Computer Engineering Course Notes - Jim Fawcett

"Good judgement comes from experience, and experience comes from bad judgement."
- Jim Horning

Jim Fawcett, Ph.D.

Professor, EECS
CST 4-187, Syracuse University, Syracuse, New York 13244
(315) 443-3948,
twitter: @fawcettjim
Schedule - classes and appointments
Website Overview

Purpose of this Site:

The site serves, for current and former students, as a portal into a sequence of software design courses I've taught for the last twenty five years. This page links to descriptions of each of the courses and to folders containing presentations and code used as an integral part of these courses.

Infrastructure for this site - the collection of its pages and linking structure - has been evolving for years, and that process continues. The goal of the site is to organize notes, presentations, demonstration code and reusable code modules. The content is intended to supplement course lectures and you will need to make frequent references as you take courses from the sequence described here.

Recent Changes:

Beginning with the end of the Fall 2015 semester we started recording videos of the lectures and help sessions for both CSE681 - Software Modeling and Analysis and for CSE687 - Object Oriented Design. Most lecture pages have links to their videos. There is also a Video Page that orders all the video links and gives a few words about the contents of each.

I'm now (summer 2016) adding course descriptions and lecture material for on-line versions of CSE681 and CSE687. The residential courses operate on a Semester system. But, the on-line courses operate on a Quarter system, and so the number of lectures will change. Also, the model for on-line courses is that, for each week, the first lecture will be recorded and will be based on the new material I'm adding. The second lecture will focus on student questions and review. For that I am not adding any material.

The consequence of this model of the Quarter system course is that there are about half the number of lecture pages as for the residential course. Residential students may find it useful to use the on-line materials to study for course examinations as that material is more focused on the ideas whereas a lot of the residential lecture materials also focus on professional practice.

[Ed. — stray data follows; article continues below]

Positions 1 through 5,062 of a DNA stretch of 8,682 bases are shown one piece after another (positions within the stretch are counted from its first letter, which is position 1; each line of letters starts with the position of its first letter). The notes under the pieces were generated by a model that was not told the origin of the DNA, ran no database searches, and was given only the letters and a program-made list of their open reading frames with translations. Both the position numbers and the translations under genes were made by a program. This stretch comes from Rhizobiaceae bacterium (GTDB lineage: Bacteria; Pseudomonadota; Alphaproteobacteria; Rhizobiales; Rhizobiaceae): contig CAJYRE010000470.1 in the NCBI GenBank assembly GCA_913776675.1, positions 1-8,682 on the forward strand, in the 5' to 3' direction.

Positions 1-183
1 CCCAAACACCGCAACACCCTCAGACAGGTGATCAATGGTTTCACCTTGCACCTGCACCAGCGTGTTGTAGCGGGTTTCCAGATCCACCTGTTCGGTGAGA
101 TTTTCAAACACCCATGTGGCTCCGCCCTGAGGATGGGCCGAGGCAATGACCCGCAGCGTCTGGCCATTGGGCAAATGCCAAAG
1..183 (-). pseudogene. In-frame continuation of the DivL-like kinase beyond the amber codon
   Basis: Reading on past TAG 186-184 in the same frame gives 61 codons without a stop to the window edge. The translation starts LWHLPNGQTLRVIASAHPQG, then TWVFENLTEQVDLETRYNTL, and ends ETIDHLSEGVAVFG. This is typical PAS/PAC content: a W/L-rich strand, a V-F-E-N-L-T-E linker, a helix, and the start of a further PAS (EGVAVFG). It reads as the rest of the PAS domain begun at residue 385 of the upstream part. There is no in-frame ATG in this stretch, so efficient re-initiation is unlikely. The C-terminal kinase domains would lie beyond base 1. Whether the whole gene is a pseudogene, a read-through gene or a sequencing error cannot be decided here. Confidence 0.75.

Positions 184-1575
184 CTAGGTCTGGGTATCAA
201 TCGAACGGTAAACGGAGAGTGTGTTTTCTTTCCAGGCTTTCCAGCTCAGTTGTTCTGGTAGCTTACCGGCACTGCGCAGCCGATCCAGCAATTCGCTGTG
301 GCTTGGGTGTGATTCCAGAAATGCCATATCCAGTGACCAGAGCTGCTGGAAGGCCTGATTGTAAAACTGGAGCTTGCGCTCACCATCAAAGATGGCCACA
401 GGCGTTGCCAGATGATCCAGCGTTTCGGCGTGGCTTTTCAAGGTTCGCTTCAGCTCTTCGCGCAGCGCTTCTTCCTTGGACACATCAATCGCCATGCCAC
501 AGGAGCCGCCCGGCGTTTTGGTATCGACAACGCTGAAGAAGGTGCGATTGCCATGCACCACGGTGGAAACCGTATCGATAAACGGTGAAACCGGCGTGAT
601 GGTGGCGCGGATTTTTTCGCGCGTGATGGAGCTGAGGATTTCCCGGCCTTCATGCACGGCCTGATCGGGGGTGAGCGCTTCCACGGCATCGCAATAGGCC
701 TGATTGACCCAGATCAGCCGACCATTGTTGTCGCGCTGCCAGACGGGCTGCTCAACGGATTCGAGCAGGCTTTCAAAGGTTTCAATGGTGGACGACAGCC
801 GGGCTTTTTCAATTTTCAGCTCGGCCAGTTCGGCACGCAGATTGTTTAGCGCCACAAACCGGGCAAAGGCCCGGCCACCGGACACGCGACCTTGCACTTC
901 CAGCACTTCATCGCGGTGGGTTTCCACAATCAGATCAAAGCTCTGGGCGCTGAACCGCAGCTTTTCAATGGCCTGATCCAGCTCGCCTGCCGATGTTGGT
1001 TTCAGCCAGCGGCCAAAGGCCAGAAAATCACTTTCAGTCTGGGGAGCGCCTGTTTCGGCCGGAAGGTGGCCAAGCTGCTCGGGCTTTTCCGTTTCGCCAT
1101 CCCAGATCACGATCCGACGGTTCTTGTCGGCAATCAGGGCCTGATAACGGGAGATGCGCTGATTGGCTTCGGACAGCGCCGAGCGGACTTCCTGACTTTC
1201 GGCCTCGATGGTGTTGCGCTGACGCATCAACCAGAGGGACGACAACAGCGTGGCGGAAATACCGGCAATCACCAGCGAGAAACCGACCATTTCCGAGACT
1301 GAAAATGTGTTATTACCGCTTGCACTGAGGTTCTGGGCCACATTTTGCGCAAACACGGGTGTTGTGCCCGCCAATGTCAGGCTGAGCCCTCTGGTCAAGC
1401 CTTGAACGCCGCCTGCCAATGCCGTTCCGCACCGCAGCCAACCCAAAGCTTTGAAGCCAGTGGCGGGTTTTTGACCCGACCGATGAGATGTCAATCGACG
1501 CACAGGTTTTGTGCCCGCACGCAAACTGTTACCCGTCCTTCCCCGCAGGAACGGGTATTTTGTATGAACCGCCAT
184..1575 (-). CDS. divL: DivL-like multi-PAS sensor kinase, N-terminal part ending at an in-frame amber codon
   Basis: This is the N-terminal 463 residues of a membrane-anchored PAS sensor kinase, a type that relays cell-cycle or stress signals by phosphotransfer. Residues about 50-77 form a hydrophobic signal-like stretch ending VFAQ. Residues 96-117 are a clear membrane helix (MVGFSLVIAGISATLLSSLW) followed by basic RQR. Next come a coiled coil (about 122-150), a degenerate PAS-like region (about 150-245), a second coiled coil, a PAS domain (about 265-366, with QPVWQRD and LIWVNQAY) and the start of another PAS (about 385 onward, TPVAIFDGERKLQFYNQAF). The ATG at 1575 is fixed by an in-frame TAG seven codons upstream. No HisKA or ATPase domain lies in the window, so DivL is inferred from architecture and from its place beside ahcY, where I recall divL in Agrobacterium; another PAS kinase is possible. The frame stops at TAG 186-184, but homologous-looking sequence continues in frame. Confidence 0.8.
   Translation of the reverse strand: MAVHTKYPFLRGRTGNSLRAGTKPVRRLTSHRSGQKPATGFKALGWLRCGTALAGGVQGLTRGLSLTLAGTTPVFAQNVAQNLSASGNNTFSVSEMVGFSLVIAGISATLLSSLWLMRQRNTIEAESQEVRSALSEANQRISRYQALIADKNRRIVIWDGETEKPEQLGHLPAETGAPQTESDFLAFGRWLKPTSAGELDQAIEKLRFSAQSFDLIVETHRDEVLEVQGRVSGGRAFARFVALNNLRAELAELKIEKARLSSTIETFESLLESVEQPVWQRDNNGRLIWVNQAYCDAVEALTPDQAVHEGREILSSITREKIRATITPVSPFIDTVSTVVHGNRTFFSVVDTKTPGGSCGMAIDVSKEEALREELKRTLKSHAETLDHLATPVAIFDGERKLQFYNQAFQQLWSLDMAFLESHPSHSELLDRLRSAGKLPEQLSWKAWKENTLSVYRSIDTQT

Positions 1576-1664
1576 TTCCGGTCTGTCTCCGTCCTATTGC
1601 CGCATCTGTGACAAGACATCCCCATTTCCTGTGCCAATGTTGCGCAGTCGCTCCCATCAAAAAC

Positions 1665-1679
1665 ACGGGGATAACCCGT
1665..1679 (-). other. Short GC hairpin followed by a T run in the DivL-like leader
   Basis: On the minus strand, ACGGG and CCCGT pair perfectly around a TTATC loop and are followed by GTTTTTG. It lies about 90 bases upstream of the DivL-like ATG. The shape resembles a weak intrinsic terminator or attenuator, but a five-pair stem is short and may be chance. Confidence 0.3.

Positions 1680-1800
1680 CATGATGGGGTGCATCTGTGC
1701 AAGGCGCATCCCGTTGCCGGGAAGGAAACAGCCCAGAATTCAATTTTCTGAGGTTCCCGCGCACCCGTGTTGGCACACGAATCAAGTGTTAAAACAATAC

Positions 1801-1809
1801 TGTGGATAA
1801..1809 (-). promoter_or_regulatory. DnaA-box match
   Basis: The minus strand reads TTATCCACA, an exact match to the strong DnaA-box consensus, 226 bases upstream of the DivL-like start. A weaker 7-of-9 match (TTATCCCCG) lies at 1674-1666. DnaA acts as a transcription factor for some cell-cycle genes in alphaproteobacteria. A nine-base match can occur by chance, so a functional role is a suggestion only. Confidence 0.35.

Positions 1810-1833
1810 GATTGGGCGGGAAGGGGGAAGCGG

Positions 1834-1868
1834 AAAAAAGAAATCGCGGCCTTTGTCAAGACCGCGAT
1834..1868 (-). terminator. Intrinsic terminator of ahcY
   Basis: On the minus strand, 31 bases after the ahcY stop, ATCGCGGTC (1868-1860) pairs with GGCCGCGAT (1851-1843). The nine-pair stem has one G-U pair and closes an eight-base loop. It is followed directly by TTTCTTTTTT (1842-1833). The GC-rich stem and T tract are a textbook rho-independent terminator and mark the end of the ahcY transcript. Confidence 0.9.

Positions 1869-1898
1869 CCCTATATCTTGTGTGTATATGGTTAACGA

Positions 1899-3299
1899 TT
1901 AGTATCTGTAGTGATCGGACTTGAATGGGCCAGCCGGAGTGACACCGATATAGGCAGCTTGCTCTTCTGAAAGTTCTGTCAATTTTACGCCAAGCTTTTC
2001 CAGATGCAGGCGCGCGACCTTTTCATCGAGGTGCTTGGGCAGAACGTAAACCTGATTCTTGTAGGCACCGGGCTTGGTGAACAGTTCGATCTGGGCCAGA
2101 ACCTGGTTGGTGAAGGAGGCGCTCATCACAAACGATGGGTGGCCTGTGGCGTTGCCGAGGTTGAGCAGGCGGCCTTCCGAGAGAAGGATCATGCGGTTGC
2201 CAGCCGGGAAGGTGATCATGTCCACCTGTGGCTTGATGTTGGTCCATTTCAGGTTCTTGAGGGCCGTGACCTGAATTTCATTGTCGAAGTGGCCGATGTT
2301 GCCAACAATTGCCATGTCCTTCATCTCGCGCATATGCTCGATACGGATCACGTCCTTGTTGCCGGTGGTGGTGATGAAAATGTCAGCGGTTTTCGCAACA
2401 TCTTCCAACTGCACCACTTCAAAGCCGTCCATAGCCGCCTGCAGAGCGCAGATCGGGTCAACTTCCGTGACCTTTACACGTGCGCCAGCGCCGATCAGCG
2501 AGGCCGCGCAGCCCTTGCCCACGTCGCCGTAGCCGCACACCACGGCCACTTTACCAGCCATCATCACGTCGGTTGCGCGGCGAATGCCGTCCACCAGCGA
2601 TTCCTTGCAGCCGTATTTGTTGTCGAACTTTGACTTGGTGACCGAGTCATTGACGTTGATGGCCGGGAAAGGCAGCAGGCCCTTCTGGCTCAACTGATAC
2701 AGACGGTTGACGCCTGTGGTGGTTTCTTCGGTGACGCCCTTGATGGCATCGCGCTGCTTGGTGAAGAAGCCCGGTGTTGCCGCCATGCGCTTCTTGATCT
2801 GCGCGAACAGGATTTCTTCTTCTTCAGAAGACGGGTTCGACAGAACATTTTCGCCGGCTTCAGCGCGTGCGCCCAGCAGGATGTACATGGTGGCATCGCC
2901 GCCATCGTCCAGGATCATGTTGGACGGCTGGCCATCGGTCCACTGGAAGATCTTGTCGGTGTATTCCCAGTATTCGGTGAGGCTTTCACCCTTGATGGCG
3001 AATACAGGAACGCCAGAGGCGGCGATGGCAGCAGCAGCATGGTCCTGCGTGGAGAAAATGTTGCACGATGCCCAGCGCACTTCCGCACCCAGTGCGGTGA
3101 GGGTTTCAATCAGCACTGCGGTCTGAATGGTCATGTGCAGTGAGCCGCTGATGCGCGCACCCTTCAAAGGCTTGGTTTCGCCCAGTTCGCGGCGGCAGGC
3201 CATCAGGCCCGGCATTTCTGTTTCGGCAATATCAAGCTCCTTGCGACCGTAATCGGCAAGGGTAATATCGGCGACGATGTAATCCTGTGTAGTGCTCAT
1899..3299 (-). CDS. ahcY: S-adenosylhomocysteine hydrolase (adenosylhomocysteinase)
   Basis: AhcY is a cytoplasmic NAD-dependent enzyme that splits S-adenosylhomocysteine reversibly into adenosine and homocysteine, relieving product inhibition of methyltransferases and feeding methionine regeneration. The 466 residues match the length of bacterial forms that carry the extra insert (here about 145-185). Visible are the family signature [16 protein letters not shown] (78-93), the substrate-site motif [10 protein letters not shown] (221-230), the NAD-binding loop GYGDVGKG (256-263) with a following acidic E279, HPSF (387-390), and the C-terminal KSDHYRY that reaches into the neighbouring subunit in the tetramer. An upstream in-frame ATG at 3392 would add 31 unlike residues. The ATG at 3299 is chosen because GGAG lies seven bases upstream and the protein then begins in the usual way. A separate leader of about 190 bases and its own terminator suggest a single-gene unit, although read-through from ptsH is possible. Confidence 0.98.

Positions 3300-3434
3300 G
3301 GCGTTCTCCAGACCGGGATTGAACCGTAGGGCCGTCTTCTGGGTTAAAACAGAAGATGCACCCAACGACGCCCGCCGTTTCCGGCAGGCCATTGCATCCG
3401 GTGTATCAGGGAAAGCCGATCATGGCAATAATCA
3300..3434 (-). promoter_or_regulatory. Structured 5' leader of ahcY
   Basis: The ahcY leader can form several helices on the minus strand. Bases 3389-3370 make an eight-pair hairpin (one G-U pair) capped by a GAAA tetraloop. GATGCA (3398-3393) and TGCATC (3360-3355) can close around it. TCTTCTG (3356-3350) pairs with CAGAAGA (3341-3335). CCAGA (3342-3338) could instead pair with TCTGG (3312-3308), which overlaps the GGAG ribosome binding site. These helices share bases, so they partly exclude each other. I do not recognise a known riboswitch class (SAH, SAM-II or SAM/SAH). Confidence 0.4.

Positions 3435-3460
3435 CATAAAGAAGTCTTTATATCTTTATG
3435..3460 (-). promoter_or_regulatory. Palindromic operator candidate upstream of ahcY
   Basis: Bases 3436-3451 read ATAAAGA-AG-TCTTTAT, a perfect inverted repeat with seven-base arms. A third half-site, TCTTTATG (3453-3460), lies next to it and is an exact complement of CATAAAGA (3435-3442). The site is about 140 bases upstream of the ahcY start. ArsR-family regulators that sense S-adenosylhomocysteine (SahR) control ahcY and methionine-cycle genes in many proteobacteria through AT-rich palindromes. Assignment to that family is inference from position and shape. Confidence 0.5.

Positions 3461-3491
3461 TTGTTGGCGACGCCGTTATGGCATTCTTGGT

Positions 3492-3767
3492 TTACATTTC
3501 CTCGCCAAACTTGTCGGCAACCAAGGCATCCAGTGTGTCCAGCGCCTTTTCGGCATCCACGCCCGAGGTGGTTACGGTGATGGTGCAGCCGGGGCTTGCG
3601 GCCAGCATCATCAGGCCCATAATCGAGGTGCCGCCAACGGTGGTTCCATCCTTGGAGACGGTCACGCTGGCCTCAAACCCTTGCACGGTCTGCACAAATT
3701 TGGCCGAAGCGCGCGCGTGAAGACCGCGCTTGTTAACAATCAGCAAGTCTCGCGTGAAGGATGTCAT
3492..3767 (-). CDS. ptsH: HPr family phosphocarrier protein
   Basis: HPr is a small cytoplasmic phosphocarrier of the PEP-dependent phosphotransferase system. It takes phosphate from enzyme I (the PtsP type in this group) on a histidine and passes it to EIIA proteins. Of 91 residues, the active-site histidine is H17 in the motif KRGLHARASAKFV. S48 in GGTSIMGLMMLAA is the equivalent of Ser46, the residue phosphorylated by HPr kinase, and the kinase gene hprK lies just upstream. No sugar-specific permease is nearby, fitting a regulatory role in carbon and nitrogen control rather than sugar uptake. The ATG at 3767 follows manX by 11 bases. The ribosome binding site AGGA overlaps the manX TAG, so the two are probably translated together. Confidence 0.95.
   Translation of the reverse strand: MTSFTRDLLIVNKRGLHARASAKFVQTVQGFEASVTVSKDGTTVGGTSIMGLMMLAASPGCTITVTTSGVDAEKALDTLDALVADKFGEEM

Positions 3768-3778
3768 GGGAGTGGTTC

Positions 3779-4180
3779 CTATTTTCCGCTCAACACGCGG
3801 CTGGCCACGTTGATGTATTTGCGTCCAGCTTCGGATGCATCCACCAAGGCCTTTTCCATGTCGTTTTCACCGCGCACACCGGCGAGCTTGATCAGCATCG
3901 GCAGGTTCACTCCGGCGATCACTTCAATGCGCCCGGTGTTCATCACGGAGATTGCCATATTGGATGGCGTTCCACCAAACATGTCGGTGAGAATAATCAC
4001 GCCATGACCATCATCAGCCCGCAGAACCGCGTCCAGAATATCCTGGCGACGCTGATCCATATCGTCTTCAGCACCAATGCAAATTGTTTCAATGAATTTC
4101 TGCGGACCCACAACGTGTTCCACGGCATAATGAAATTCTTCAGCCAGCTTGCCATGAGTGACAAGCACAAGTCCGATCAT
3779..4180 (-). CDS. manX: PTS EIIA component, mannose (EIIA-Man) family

Using code and notes from this website:

Most of the code linked on pages of this site has been developed with Visual Studio. I am now using Visual Studio 2015 so you will need this latest version to build a lot of the code here. You can download the free Visual Studio Community Edition here. There is a brief summary of Visual Studio 2015 features on that page.


I teach software design courses on a regular schedule, each offered once each year: Courses

Course Handouts

You will find a collection of directories on the college server to provide access for current and former students to selected notes, references, and code. Be warned that the code is discussed in class and much of it will have meaning, only to that class. However, feel free to browse, and download anything you wish: Handouts. You will find links and descriptions of much of the code here.

These folders have more content than a simple directory organization can properly support. This site is trying to provide a grand scheme for improved accessibility. The site is now in its twentyth year and its contents and structure are reasonably current.

Internships and Master's Theses

The Department of Electrical Engineering and Computer Science has three programs: Computer Engineering, Computer Science, and Electrical Engineering. Master's Projects are no longer required, but in all of these programs you have the option of augmenting your Program of Study with internships and/or a Master's Thesis.

An internship is usually a full-time working experience that becomes part of your program of study. Many students seek internships over the summer break. When you complete an internship you document that with a report with your narrative about the assignments you've completed, the relationships you've had with people there, and a brief discussion of the academic merit of this experience. Here is more information.

If you are interested in carrying out some original Master's-level research follow this Yellow Brick Road.

Research and Development

Several students and I have recently started a small research group that focuses on software complexity, accessibility and reuse. For details refer to this Research page. This group consists of several Doctoral students, one or two students preparing Master's Theses under my direction, and occasionally a student doing an Independent Study. Some of this research extends into the classroom. For example, the CSE784 - Software Studio class has, over several years, developed projects that implement some of the software accessibility ideas we are exploring.

Ancient History

From 1978 through 1990 I taught, as an Adjunct, all Electrical Engineering courses, e.g., a variety of control system courses, digital signal processing, complex variables, linear vector spaces, etc. None of those notes are in electronic form, and so do not appear in this site.